Once you have had all the drinks and are set up with your IV you will be put into the MRI machine. Depending on your hospital you will either be put in head first or feet first (I have done both). I am not a claustrophobic person, but the first time I was in this machine I was very anxious. So, if you are a claustrophobic person I would highly recommend getting an anxiety medication prescribed for this procedure. Otherwise, I would suggest asking for a towel over your eyes in the machine. This will stop you from looking around and help with anxiety. 

Before being put in the machine, they strap you in with a few belts over your chest. They give you a squeeze ball in one of your hands if you ever need to get out of the machine, and they also put a headset on your ears to protect you from the loud noise. Once you are all strapped in they slide you into the machine and get started. 

For this procedure there is a series of breathing exercises that you need to do. You will need to hold your breath quite a few times throughout the procedure to ensure you are not moving for the images. Something that really helps me when I am in the machine is to think of things going on outside of the machine. I try to think of what my mom is doing or my friend is doing at this exact moment, or I will think about a past or future happy events. It is a good idea to try to distract your mind to help calm you in the machine. 

Half way through they will release the dye through the IV. This will feel very cold in your arm, but does not hurt. The procedure in total is typically about 20-30 minutes

What to expect post-procedure?

After the imaging is completed there are a few things that you can expect. First of all, expect to have diarrhea. The contrast dye will cause you to have diarrhea after the procedure. Some times I have had urgency right after the procedure, and a few times it has been a few hours later. Regardless, be sure to have a bathroom nearby after the procedure. Second, you may experience side effects from the IV dye medication. I personally get blurry vision and dry mouth after the procedure for about 15 minutes. This is normal and goes away, but it is important to know so that you can plan for someone to drive you. You may or may not experience blurry vision, but I would air on the side of caution and get a ride for the first time you have an MRE. Otherwise, post-procedure is fairly smooth and easy.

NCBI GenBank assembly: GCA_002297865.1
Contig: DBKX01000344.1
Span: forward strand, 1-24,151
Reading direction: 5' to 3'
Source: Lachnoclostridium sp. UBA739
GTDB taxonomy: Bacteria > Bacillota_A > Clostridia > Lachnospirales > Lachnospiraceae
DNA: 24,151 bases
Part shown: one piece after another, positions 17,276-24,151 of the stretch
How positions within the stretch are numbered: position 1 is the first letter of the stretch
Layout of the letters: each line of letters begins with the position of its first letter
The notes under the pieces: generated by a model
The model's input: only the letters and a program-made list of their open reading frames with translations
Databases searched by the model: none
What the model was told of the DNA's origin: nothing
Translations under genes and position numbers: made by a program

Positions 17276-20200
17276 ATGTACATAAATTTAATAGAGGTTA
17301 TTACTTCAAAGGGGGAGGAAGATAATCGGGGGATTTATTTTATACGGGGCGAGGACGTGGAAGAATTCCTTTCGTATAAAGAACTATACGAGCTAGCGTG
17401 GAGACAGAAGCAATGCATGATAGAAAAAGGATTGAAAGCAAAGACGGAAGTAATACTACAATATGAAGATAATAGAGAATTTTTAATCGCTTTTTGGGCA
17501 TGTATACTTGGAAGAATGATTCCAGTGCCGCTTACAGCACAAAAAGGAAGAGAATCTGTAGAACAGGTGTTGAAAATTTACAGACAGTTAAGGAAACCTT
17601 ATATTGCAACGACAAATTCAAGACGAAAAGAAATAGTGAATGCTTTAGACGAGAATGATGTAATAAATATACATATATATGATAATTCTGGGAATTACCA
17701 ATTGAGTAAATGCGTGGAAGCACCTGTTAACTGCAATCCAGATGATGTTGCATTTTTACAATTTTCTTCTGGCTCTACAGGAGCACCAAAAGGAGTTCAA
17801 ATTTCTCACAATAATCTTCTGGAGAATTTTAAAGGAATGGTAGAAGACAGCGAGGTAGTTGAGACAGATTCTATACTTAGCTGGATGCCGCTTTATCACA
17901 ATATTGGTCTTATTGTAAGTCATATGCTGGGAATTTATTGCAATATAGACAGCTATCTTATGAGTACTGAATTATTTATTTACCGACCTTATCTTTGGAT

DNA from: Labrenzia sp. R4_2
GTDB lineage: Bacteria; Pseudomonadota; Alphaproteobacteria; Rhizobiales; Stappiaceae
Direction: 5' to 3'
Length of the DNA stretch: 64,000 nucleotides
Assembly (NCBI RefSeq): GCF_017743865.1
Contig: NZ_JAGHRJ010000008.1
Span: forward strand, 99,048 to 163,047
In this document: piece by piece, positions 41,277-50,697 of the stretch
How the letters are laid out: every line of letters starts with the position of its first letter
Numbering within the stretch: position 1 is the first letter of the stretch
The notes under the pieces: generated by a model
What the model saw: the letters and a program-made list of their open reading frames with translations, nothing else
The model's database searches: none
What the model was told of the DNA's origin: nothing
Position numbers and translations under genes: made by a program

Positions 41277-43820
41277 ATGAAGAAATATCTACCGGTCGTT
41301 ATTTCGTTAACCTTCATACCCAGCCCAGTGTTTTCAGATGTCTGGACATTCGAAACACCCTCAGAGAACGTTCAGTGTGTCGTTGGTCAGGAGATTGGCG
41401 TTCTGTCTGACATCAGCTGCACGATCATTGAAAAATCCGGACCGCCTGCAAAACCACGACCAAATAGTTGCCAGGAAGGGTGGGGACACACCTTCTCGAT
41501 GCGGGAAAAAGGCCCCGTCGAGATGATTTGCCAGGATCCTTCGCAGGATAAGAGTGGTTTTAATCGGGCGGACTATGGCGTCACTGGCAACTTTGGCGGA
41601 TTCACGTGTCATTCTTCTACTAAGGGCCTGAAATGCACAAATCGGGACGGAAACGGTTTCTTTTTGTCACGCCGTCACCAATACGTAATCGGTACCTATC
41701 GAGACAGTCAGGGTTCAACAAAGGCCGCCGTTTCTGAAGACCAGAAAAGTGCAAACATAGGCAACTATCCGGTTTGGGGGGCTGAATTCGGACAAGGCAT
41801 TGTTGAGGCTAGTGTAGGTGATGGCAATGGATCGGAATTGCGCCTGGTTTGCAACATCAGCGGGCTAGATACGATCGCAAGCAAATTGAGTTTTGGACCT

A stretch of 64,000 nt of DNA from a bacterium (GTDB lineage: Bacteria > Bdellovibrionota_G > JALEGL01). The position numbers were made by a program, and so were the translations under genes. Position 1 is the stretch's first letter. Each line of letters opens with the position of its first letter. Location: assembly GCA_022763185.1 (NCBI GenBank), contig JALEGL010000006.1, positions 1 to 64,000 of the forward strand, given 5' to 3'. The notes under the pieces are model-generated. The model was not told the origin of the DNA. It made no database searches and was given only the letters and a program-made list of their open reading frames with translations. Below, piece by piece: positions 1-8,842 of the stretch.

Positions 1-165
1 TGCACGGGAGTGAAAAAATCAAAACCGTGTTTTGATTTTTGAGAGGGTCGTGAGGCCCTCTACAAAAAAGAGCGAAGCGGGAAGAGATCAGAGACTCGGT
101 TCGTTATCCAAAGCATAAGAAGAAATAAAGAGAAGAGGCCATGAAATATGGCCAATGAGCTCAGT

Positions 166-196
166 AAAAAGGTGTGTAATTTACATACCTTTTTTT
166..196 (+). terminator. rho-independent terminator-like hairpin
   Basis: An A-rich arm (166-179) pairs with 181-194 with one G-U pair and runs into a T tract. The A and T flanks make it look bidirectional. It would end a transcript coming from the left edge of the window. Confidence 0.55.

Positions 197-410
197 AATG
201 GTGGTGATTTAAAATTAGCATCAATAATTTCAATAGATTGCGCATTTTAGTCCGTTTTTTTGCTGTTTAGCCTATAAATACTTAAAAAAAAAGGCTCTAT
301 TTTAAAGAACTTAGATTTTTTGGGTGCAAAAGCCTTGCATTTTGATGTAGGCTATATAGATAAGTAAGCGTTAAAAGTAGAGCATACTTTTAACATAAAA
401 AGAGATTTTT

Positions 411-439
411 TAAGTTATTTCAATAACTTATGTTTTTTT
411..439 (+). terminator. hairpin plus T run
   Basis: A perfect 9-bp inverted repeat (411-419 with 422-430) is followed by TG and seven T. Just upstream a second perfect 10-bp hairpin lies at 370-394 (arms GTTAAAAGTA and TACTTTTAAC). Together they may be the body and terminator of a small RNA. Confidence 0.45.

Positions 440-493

Overall, this is everything I can share with you regarding MRE’s, what they are used for and what to expect. I hope that you found this helpful and that you learned of a new imaging technique that you can use to help with your Crohn’s or Colitis. If you enjoyed this post, you may also like the post I did on my top 6 tips for stomach bloating and stomach distention.

QUESTION: HOW DO YOU MANAGE YOUR CHRONIC ILLNESS SYMPTOMS?

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Your trusty, gutsy gal, 

Nathalie xx

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07. 10 APPS TO HELP YOU LIVE YOUR BEST LIFE Gutsy Convos

In this weeks episode, we get into my top 10 apps for living your best life. These include some apps for mindfulness, meditation, productivity, photo editing, and organization! Find out more details about this episode in the blog post: https://gutsyfeeling.com/2020/06/22/10-apps-everyone-needs-to-live-their-best-life/ Instagram | Facebook | Join the Gutsy Crew for Exclusive Content
  1. 07. 10 APPS TO HELP YOU LIVE YOUR BEST LIFE
  2. 06. MRE PREP, PROCEDURE, & TIPS
  3. 05. TEN JOUNRALING LISTS TO BOOST JOY + INCREASE GRATITUDE
  4. 04. INFUSION + BLOOD DRAW TIPS FOR PEOPLE WITH BAD VEINS
  5. 03. ZERO WASTE SOLUTIONS FOR YOUR HOME

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Nathalie is a Canadian entrepreneur, blogger, architectural designer, and Crohn’s warrior. Nathalie graduated from her final university degree in Spring 2020 with a Master’s of Architecture. Nathalie decided to start this blog to share her journey and experiences. She shares daily advice on all things health, lifestyle, self love, motivation and environmentalism on the blog and over on Facebook and Instagram.